This is Labor Day weekend, but not in Europe. They celebrate Labor Day on May 1st; the date Communist governments celebrate their stranglehold over the masses. But that’s not the only way we differ from Europeans in our view of labor. Put simply, Europeans work less than we do.
French law, for example, limits the workweek to 35 hours. The same is true in many European countries, and as a result they produce less than we do. Overall output per worker in France and Germany is 10 percent to 20 percent lower than in the U.S., according to the Organization for Economic Cooperation and Development.
How does this affect life in Europe? Well, I still love to visit Europe, but I wouldn’t want to live there. It doesn’t take long to discover that their standard of living is lower than ours. Even in England, most everything costs about twice as much as here, and the salaries are generally lower, too. That’s mostly because of a huge Value Added Tax (VAT) that they stick on anything you buy. They use the VAT to pay for government services, primarily socialized medicine. But government services always cost more than what the private sector makes or provides, and that’s why the whole system is less efficient.
Now before you gloat too much, realize that it could happen here. Not only are we spending a lot more on government “services” than we used to, but some of our private service standards are slipping, too. Of course, a lot of this is anecdotal, but have you noticed how contractors seem to be a lot less concerned about customer satisfaction than they used to be? Here’s an e-mail I received a while back from a friend who lives in Massachusetts:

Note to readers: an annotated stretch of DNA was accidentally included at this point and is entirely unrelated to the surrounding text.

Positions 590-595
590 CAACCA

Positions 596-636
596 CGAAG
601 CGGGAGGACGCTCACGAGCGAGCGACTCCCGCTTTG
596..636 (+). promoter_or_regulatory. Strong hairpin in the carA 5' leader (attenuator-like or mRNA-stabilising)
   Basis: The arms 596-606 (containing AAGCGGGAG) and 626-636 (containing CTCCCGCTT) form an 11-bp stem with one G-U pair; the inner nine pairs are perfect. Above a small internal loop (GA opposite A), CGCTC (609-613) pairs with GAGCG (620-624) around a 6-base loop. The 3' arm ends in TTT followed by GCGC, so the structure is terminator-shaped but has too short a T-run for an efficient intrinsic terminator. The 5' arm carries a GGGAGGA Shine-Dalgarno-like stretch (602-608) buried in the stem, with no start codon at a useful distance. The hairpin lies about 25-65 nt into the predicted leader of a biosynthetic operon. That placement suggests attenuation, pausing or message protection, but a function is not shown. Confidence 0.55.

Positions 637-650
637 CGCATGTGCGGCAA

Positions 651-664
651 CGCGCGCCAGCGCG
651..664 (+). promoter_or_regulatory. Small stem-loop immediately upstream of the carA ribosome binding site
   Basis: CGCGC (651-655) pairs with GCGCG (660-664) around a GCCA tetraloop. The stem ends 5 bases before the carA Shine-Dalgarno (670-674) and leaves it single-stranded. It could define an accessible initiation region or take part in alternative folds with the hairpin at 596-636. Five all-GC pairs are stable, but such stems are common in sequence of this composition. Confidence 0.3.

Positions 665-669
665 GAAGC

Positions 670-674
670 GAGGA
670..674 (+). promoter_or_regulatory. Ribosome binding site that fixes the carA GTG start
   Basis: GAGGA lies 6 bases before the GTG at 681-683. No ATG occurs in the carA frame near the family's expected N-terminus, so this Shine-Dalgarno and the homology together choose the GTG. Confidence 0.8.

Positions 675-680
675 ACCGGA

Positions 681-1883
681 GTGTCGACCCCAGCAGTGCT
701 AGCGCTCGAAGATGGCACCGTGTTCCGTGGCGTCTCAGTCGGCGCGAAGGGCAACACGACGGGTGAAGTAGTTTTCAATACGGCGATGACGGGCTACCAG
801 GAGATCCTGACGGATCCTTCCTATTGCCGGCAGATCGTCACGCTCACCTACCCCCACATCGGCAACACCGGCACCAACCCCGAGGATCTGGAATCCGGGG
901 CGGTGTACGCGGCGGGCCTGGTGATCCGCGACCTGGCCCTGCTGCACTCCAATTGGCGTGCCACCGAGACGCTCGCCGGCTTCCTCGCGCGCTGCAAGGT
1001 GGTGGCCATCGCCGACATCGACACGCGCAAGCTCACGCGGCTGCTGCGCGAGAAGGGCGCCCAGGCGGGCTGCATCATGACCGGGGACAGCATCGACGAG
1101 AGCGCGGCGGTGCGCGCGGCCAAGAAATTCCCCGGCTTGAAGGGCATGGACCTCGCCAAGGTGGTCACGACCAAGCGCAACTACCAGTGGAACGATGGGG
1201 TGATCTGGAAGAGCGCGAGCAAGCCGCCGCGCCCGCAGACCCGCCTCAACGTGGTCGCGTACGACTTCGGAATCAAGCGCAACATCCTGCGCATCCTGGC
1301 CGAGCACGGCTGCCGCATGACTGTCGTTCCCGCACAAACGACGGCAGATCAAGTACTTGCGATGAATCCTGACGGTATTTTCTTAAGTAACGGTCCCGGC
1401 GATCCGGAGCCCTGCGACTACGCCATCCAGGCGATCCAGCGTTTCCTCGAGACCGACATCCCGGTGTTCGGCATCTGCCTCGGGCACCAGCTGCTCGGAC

“Planning to rebuild our deck. Contacted 2 carpenters asking for quotes.
First guy came on time. Took lots of measurements, shot the breeze with us, played a bit of catch with the kids, and told us the job would be $4,700.
Second guy pulls up 45 minutes late (with no apology) in a Mercedes. Makes no attempt to hide the fact that he was annoyed by the kids, and announces that the job—the very same job, same materials, everything, would cost $16,000.
Gee, How do you choose?”
Now, the great thing about this country is that we have the right to choose; prices and services aren’t all standardized, as they are when the government “provides” them. Labor works better in this country because there’s competition that keeps people honest and caring. But the more we crowd out that competition and standardize costs, the more we’re going to reduce competition and get stuck with rip off artists, like the contractor my friend told to hit the road.
Let’s praise labor on the Labor Day . But let’s also praise our free enterprise system that keeps labor honest.
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David Asman is the host of "Forbes on FOX" which airs on the FOX News Channel, Saturdays at 11 a.m. ET.